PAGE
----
A man pulled a semi-automatic rifle from a bag and shot his way past a checkpoint at Los Angeles International Airport yesterday, killing a security officer and wounding two other people in an attack that sent terrified travellers running for cover and disrupted US flights from coast to coast, authorities said.
The suspected gunman was wounded in a shoot-out with police and was taken into custody, said Los Angeles police Assistant Chief Earl Paysinger. A motive wasn’t immediately clear.
A Transportation Security Administration union official said the TSA officer was killed, citing local union officials. A law enforcement official said the shooting suspect is Paul Ciancia, 23, from New Jersey.
He was wearing fatigues and carrying a bag containing a hand-written note that said he “wanted to kill TSA and pigs,” said the official, who was briefed at LAX on the investigation and requested anonymity because was he was not authorised to speak publicly.
A second law enforcement official confirmed the identity, also speaking on condition of anonymity.
The TSA issued a brief statement yesterday afternoon, indicating that at least one other TSA agent was wounded and adding that further information would come from the FBI and police.
Officers exchanged fire with the gunman and apprehended him; police believe he was the only shooter, Los Angeles Airport Police chief Patrick Gannon said. “As you can imagine, a large amount of chaos took place in this entire incident.”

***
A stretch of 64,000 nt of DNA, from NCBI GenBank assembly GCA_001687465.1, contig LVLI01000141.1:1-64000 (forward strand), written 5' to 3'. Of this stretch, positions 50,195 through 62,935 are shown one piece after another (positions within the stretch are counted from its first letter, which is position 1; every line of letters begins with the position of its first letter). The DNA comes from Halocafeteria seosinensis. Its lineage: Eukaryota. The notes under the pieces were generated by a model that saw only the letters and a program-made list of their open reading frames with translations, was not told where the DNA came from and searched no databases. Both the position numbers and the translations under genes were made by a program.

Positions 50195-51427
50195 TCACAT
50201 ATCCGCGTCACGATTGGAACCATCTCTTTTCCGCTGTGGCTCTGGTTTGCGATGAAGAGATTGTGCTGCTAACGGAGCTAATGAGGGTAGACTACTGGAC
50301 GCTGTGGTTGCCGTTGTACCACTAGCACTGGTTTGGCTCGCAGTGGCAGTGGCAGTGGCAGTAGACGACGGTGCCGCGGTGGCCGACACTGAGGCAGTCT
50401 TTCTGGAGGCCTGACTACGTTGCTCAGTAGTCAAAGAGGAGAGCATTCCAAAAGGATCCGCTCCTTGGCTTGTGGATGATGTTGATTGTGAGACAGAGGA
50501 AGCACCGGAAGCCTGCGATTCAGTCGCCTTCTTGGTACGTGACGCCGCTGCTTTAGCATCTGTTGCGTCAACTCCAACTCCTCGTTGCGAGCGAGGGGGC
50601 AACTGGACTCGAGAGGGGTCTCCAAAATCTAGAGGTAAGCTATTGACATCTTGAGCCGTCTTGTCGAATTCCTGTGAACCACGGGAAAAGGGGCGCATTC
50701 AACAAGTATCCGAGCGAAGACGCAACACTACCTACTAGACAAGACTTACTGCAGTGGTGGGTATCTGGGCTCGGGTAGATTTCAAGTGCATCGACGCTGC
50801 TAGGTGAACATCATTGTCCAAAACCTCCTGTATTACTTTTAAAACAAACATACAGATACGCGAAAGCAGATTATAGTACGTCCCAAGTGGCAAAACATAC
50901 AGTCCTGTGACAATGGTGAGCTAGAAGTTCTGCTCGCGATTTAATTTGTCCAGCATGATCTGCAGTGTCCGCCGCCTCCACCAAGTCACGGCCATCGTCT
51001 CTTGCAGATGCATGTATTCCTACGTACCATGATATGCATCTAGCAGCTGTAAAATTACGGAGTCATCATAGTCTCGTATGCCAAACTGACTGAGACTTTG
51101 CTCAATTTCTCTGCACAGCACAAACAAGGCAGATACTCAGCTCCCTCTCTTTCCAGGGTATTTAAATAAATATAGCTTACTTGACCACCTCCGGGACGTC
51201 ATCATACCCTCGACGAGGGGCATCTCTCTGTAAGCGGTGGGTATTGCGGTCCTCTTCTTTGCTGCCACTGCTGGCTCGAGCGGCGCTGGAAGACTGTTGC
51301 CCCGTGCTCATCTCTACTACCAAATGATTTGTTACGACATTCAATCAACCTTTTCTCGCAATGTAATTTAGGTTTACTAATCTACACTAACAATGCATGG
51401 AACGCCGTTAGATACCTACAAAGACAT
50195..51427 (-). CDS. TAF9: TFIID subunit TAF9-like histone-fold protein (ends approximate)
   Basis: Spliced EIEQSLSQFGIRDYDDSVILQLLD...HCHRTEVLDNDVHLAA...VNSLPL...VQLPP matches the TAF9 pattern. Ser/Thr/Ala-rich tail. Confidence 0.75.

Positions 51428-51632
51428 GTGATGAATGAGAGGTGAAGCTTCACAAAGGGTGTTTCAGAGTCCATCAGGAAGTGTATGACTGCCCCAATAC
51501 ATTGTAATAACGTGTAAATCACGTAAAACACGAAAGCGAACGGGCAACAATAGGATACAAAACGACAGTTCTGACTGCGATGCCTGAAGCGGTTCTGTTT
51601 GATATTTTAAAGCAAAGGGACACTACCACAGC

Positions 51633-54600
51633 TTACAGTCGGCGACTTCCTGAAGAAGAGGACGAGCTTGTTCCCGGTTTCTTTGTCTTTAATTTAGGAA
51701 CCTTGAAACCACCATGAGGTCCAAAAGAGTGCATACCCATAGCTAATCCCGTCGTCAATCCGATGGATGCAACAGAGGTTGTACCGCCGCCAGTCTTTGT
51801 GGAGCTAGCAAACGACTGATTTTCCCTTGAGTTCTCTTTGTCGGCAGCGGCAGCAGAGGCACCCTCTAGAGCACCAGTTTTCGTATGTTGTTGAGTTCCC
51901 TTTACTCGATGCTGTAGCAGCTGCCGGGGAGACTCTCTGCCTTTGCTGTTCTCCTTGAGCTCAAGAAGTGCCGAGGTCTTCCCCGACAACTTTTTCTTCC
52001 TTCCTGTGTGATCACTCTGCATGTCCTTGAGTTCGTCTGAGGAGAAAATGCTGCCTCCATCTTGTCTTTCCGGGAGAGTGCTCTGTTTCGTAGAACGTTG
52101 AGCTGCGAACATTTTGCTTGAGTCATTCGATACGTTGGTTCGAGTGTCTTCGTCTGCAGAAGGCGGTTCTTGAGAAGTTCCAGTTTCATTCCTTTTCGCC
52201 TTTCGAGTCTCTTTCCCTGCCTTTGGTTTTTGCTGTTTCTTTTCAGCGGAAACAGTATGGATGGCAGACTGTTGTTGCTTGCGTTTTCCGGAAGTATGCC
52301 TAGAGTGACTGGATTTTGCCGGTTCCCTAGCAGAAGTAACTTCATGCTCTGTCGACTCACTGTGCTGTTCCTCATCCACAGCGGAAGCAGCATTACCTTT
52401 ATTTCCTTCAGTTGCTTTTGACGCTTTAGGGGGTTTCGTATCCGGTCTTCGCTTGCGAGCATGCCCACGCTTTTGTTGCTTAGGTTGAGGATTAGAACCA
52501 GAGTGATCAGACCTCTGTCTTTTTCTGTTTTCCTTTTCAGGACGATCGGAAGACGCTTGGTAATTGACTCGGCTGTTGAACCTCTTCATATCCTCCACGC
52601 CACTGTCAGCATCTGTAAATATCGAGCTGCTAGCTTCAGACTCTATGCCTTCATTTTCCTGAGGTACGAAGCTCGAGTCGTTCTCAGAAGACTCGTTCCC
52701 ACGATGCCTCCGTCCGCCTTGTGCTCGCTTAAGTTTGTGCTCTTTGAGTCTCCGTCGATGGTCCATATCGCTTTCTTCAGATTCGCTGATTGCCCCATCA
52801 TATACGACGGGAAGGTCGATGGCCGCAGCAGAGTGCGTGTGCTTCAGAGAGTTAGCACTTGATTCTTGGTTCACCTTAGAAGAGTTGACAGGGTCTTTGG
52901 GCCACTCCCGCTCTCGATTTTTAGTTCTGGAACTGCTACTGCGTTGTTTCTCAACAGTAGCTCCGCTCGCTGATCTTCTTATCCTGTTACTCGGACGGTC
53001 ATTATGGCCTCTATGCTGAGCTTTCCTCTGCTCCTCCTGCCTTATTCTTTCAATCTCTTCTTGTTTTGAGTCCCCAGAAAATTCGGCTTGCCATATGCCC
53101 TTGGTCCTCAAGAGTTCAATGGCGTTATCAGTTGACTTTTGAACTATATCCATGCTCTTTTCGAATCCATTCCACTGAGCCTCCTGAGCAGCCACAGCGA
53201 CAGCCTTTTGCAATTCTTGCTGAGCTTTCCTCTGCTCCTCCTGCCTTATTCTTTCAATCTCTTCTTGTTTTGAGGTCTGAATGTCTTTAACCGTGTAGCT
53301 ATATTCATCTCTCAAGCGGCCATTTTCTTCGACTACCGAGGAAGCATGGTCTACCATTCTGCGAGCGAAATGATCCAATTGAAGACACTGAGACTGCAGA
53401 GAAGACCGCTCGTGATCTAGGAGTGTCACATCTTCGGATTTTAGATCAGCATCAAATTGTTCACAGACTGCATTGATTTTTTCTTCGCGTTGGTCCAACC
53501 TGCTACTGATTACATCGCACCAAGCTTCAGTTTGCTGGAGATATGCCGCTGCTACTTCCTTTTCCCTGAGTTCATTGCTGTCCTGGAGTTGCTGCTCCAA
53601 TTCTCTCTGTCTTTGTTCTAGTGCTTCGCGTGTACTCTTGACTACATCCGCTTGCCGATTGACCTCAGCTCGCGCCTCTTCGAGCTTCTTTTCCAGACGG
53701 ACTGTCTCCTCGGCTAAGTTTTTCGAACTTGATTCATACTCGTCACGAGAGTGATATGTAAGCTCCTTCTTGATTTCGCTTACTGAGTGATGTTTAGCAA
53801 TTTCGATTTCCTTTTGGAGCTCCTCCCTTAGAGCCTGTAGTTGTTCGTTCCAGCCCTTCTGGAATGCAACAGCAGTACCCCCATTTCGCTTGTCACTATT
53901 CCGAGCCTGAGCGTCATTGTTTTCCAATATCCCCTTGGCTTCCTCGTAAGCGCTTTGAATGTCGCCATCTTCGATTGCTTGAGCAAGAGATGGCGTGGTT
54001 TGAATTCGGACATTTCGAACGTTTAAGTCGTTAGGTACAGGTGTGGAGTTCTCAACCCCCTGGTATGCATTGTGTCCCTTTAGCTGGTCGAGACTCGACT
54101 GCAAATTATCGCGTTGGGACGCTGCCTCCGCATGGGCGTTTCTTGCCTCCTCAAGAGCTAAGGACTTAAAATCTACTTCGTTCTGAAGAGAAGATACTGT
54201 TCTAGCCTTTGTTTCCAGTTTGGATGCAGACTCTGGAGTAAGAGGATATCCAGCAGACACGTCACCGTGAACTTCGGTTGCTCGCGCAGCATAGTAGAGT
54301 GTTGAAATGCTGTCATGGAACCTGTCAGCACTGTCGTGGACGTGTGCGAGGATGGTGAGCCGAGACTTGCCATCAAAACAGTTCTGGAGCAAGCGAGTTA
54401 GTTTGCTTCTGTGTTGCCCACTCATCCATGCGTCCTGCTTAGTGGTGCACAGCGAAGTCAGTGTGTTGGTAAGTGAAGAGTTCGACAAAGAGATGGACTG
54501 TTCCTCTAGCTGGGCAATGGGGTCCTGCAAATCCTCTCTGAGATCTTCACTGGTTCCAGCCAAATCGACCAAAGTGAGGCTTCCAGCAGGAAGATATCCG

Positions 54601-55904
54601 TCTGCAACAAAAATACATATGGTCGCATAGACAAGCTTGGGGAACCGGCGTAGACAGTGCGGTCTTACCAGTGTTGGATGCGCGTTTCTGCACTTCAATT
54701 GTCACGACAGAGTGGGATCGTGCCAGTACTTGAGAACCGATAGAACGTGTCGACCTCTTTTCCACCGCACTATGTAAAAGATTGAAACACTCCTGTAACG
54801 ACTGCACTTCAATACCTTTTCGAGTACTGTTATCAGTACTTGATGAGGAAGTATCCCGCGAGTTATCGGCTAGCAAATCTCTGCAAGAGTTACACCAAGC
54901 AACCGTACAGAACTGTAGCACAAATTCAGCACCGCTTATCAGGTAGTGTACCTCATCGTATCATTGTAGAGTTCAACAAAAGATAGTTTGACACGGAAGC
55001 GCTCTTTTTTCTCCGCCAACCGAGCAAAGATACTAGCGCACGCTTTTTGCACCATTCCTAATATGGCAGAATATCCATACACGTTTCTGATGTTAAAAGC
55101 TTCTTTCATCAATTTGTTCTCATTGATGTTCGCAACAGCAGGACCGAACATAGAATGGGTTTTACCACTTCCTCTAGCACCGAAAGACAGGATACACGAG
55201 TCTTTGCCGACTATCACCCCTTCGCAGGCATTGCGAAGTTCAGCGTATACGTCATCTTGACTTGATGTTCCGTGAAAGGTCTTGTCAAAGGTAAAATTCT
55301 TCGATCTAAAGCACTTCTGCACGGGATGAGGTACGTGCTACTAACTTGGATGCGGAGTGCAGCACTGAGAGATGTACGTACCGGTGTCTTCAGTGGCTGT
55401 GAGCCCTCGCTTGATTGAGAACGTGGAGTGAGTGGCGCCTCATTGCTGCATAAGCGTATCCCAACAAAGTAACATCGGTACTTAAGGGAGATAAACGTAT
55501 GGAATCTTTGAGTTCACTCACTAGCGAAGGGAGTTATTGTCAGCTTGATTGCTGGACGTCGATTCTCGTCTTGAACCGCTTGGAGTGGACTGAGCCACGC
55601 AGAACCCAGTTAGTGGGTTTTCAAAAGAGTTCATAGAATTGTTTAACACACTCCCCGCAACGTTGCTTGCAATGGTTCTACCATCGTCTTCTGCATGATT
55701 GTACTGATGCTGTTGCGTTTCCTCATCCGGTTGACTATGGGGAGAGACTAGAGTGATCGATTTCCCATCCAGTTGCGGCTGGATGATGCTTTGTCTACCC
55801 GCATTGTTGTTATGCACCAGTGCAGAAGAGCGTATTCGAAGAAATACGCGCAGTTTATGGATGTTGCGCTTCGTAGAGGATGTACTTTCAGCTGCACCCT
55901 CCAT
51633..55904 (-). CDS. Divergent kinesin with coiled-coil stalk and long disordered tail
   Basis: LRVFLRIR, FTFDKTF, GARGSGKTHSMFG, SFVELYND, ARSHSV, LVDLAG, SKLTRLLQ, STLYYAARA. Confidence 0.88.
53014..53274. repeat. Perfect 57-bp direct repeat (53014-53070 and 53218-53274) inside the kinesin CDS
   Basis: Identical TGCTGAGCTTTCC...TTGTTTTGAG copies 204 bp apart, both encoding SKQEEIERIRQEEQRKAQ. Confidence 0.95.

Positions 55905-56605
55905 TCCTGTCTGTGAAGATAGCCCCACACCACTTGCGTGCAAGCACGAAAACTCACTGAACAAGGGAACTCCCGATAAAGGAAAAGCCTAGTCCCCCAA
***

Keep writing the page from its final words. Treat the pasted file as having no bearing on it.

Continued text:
Flights destined for one of the busiest airports in the US were stopped from taking off from other airports, causing delays across the country.
It was not the first shooting at LAX. On July 4, 2002, a limousine driver opened fire at the airport’s El Al ticket counter, killing an airline employee and a person who was dropping off a friend at the terminal. Police killed the man.
A New Jersey police chief says the Los Angeles airport shooting suspect had apparently made references to suicide.
Pennsville chief Allen Cummings said Paul Ciancia’s father called him early yesterday afternoon saying another of his children had received a text message from the suspect “in reference to him taking his own life”.
Cummings says the elder Ciancia asked him for help in locating Paul. The chief says he called Los Angeles police, which sent a patrol car to Ciancia’s apartment.
There, two roommates said they had seen him on Thursday and that he was fine. Cummings says he told Ciancia’s father that because of the son’s age, he couldn’t take a missing persons report.
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